Netherlands Information - Page 2
Julius Caesar conquered present-day Netherlands in the first century. Roman settlements were built in Utrecht and Maastricht in 48 AD and 50 AD respectively. With the decline of the Roman Empire, the control of the country passed to the Franks. Later it became part of Holy Roman Empire.
During the Middle Ages the "Netherlands", along with surrounding countries of Belgium, Luxembourg and the north-eastern part of France, was known as the Low Countries. Between the fifteenth and sixteenth centuries the country was part of the Burgundian-Habsburg Empire. In 1579 William of Orange gained independence for the Protestant provinces of the north.
By the beginning of the seventeenth century the "Netherlands" was a great trading nation. The United East India Company and the West India Company were responsible for Dutch expansion. Dutch mercantile success was seen as a threat to the commercial interests of the English and led to the Anglo-Dutch wars.
In 1810 the "Netherlands" became part of Napoleon's French Empire. Following Napoleon's defeat, the Congress of Vienna (1815) amalgamated the Netherlands and Belgium into the Kingdom of the Netherlands. This was an unpopular decision and in 1830 the Belgians formed their own kingdom with Prince Leopold of Saxe-Coburg as the first King of the Belgians.
During World War One the Netherlands remained neutral but in World War Two the country was occupied by the German army. After the War, in 1949, the Dutch East Indies in the Indian Ocean, became the Republic of Indonesia and in 1975, Suriname, the Netherlands' territory in South America, gained independence. Islands of the "Dutch Antilles", in the Caribbean, are part of the Kingdom.
The Netherlands was a BENELUX country, an economic union between Belgium, the Netherlands and Luxembourg. These countries together with France, West Germany and Italy formed the European Coal and Steel Community: "to substitute for age-old rivalries the merging of essential interests". In 1957 the same countries signed The Treaty of Rome which established the European Economic Community (EEC) now known as the EU.
The Netherlands has a well developed transport system that includes water transport and excellent ports. Schiphol is the main airport.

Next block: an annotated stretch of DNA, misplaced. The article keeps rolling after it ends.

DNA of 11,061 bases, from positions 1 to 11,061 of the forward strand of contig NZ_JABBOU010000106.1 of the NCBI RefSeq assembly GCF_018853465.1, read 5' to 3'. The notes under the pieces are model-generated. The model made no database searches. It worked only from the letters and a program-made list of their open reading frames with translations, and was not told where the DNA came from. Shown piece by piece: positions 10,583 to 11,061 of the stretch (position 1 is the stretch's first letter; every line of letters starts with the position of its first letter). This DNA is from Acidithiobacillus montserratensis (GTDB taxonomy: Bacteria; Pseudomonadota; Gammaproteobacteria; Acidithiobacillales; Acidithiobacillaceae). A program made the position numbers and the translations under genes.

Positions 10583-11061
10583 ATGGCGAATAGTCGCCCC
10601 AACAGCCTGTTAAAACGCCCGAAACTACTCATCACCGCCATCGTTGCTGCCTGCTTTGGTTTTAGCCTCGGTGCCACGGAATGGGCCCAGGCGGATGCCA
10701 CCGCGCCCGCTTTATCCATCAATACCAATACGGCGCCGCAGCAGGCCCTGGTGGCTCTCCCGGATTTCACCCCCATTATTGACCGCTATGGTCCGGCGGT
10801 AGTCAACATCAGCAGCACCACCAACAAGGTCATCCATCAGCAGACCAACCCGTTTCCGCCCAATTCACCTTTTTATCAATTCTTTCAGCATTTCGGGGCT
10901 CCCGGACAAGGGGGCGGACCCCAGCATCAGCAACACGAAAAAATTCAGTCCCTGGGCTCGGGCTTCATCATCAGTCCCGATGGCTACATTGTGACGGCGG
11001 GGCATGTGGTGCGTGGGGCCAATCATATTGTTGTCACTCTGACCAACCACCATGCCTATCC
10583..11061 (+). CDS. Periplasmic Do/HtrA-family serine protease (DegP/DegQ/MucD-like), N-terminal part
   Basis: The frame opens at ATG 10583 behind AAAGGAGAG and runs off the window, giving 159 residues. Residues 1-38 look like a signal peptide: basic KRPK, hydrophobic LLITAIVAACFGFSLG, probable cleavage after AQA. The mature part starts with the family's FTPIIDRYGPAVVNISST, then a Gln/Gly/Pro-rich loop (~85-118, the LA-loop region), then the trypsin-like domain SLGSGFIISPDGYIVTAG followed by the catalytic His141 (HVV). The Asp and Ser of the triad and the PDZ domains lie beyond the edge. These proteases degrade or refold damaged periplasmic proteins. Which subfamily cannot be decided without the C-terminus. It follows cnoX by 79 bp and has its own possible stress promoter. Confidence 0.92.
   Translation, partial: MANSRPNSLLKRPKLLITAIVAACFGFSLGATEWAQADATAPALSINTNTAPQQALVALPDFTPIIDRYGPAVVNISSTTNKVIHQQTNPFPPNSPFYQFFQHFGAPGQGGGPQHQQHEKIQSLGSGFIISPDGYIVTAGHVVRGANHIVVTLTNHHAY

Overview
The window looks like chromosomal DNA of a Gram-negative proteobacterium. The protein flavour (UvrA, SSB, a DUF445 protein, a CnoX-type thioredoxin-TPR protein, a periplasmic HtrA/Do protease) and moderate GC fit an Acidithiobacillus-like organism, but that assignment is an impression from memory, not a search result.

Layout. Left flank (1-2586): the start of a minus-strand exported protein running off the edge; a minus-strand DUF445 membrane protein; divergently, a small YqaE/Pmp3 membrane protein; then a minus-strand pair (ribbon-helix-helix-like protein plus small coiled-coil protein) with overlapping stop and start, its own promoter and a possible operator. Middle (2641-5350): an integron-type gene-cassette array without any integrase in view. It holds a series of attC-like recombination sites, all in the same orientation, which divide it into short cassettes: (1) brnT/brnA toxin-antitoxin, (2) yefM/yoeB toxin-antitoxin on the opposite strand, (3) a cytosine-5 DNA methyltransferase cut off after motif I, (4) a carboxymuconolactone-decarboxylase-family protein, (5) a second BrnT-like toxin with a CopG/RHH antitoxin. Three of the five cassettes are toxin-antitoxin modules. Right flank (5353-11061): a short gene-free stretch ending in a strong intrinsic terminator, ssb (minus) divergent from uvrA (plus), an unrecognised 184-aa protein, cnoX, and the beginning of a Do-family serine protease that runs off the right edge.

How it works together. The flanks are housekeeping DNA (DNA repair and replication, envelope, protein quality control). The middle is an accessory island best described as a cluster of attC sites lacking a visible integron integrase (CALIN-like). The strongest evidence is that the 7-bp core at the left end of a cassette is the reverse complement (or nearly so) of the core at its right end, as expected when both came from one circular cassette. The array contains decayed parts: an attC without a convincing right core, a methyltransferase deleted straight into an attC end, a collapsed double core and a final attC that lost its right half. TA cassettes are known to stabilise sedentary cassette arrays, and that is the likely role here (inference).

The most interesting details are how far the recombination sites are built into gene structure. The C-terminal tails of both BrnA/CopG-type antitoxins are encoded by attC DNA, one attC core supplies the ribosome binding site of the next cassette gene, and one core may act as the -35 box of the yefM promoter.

The country's economy is strong and highly industrialised; its mechanised farming sector enables the Netherlands to be one of the world's largest exporters of food products.
The service sector is the major contributor to the country's Gross Domestic Product providing employment for the largest percentage of the working population.
Agricultural produce includes grains sugar beet, potatoes, vegetables, fruit and dairy products. The Netherlands is well known for cheeses such as Edam and Gouda and the production of tulip bulbs.
Fishing is a traditional industry. Other industries include agroindustries, metal and engineering products, electrical machinery and equipment, microelectronics, chemicals, petroleum and construction. (2008)
The Netherlands has many famous artists. The most well known early artist is the fifteenth century painter Hieronymus Bosch, whose works include the Adoration of the Magi and The Last Judgement. Other artists are Rembrandt (1606-1669), Vermeer (1632-1675), Van Gogh (1853-1890) and Piet Mondrian (1872-1944).
Desiderius Erasmus (1466-1536), the scholar, and
Benedictus de Spinoza (1632-1677), the philosopher, were two of the most famous Dutch intellectuals. Joost van den Vondel, the seventeenth century writer, is the country's most well known poet and playwright.
The Netherlands has a very lively popular music industry. The classical arts are represented by the Concertgebouw Symphony Orchestra, the Netherlands Opera and the Dutch National Ballet.
Football is played at national and international level. Rugby is also played. Skating and cycling are popular.
Liberation Day (5 May) marks the end of German occupation in 1945.
Easter and Christmas are observed and St. Nicholas' Day is on 5 December.
News from the Netherlands is available from Newslink.
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